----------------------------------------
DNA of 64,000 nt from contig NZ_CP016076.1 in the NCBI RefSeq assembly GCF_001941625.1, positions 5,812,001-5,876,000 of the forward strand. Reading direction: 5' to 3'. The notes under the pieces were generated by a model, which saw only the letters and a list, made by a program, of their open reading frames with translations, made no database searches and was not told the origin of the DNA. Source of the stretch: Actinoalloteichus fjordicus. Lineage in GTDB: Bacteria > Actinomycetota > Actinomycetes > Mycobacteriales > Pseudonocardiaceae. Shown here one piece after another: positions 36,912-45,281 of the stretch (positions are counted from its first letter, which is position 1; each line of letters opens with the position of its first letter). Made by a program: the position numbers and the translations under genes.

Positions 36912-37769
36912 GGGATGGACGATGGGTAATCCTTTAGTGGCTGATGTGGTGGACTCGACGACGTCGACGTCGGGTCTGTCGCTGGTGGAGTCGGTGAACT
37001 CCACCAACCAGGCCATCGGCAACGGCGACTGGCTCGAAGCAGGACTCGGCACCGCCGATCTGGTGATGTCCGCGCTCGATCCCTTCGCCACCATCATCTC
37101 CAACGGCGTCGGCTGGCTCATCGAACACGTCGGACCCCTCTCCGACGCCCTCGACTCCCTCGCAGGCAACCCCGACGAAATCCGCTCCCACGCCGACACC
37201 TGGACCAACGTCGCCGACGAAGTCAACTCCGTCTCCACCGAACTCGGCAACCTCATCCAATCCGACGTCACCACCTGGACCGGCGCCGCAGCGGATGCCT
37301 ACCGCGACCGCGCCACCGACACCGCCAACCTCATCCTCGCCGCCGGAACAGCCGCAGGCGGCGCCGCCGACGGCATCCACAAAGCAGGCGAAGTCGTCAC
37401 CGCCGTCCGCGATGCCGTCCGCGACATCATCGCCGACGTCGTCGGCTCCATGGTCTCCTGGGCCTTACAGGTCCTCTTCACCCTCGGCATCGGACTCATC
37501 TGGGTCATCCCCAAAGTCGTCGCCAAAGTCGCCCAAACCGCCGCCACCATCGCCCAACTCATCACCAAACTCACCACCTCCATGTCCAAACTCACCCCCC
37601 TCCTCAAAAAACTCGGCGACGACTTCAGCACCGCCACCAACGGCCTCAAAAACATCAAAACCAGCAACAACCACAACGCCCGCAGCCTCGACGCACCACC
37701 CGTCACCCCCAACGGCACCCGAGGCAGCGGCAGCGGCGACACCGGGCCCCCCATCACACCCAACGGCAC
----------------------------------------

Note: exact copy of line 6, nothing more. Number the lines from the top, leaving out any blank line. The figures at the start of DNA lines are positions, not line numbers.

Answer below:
37201 TGGACCAACGTCGCCGACGAAGTCAACTCCGTCTCCACCGAACTCGGCAACCTCATCCAATCCGACGTCACCACCTGGACCGGCGCCGCAGCGGATGCCT